The Lindon, Utah-based company plans to announce its legal target Wednesday morning, shortly before its conference call regarding its financial results for the first quarter of fiscal 2004, spokesman Blake Stowell said.
"We'll have at least one suit that's filed today before the end of the day," Stowell said Tuesday, with two suits more likely. "There is a high possibility we will be announcing two."
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SCO, which owns a disputed amount of Unix intellectual property, inherited the agreements by which inventor AT&T and its successors licensed the operating system to IBM, Sun Microsystems, Hewlett-Packard, Silicon Graphics, numerous universities and others. SCO has, alleging Big Blue violated its Unix contract by moving Unix technology to Linux that it should have kept secret.
Darl McBride, CEO, SCO Group
SCO argues that companies should pay for a SCO intellectual property license to use Linux without fear of legal action--a license that costs $699 for a single-processor server. On Monday,to acknowledge signing up for the program.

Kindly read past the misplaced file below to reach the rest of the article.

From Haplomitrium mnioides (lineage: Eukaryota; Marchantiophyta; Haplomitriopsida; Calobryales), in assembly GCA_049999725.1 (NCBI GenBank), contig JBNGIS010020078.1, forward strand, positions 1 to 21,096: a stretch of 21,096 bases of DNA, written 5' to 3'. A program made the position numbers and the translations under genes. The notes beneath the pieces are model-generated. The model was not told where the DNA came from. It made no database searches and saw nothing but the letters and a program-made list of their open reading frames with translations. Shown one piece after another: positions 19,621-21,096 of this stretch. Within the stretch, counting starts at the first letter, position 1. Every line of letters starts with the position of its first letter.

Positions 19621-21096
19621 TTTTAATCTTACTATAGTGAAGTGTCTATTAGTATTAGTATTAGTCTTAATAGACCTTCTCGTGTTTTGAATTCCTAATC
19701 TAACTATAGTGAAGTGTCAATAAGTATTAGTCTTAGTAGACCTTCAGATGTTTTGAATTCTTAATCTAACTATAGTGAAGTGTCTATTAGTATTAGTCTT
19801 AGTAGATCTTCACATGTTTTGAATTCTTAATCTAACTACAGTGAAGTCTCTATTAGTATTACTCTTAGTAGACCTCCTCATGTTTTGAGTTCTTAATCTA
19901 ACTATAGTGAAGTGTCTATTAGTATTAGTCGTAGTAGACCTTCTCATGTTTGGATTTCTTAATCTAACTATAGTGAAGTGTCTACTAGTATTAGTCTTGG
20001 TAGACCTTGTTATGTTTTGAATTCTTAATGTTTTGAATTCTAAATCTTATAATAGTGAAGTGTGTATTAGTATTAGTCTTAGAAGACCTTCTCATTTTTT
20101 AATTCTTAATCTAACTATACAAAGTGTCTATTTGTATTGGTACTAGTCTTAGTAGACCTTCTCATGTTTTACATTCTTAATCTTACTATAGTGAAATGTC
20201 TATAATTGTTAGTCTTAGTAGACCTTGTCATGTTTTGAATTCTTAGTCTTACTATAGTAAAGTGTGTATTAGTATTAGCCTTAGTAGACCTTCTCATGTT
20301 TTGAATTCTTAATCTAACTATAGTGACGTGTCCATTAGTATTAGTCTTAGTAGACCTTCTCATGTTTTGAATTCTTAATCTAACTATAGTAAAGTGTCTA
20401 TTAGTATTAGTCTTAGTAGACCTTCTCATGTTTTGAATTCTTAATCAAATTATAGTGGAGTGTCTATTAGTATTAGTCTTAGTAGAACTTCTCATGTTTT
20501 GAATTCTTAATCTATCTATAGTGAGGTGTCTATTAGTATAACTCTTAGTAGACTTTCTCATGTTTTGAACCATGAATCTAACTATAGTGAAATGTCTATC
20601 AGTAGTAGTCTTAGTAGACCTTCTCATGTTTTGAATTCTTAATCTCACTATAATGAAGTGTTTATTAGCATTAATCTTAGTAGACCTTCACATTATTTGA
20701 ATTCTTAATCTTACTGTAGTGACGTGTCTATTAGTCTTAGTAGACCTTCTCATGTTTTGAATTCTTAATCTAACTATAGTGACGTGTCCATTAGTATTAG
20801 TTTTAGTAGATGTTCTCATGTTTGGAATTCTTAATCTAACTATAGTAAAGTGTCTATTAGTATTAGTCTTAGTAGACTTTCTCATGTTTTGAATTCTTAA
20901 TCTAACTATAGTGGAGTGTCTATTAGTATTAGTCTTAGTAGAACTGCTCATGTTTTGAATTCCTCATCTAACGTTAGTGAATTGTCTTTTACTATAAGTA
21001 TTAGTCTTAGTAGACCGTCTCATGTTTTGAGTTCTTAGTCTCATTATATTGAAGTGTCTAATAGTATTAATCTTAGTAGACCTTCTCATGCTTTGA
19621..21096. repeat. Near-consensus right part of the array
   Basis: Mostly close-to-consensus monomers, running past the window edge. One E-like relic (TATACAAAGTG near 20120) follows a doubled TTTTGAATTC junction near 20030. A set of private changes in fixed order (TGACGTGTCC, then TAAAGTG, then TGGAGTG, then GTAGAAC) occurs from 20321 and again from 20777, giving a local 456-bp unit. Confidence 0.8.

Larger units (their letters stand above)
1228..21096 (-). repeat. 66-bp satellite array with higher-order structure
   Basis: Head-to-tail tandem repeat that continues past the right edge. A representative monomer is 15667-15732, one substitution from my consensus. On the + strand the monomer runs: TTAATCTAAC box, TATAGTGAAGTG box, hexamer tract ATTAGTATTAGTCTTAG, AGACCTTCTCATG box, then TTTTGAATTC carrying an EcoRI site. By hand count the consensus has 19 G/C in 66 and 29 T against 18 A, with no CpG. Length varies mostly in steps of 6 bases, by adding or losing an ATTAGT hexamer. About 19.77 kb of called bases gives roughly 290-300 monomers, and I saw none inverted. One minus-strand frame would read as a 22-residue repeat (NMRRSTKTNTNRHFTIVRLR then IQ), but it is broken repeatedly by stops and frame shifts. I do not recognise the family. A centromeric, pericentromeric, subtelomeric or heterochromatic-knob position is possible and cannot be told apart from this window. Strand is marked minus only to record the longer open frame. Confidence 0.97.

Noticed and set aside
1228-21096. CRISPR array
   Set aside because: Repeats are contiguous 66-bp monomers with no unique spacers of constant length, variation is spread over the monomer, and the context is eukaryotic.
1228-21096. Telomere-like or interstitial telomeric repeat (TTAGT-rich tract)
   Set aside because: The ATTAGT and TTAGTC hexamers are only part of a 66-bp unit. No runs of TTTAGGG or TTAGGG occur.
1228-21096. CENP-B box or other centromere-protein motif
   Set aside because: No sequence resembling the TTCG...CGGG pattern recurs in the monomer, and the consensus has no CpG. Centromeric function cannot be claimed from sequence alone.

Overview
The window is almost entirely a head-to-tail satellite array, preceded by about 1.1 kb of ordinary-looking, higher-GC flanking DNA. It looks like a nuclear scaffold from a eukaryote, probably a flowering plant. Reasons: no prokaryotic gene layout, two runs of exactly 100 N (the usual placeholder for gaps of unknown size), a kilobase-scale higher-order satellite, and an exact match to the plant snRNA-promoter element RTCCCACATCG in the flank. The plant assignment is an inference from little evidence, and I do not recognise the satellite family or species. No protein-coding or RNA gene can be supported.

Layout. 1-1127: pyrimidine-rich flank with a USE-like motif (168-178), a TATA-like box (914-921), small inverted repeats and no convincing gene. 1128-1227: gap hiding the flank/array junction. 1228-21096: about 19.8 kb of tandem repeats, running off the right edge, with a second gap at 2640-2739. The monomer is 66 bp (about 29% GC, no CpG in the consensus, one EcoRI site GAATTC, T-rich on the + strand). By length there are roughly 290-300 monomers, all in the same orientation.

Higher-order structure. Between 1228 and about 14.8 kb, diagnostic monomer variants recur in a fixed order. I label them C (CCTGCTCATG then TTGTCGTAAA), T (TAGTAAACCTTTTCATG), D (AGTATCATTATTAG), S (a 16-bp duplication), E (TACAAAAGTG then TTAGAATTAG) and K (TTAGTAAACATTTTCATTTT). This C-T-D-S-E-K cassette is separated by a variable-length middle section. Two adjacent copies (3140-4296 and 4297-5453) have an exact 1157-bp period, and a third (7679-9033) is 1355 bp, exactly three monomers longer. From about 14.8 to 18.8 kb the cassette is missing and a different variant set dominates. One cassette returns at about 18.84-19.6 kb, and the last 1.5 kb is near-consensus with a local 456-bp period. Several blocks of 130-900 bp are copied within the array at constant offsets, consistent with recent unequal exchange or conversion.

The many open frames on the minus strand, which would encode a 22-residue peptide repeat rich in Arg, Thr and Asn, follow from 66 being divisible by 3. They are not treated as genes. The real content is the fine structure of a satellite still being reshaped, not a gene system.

SCO has declined to identify which companies it has targeted for lawsuits, but it has said the first two will be aimed at companies that hold Unix licenses. Google, which uses thousands of Linux servers to power its search engine, is not the target of the initial suits, Stowell added.
McBride said Monday that the company has about $64 million in cash--plenty to pay for extensive legal actions.
SCO plans to announce further financial details Wednesday. First Call, which surveys financial expectations, said the lone analyst reporting earnings expectations for the company expected a loss of 22 cents per share for the quarter. Two analysts weighed in with revenue projections of $10 million and $14.4 million, First Call spokesman Chuck Hill said.
SCO wasbut would have been in the black if not for a $9 million payout to its attorneys, led by David Boies of Boies, Schiller & Flexner.
In December, SCO said it expected revenue between $10 million and $15 million.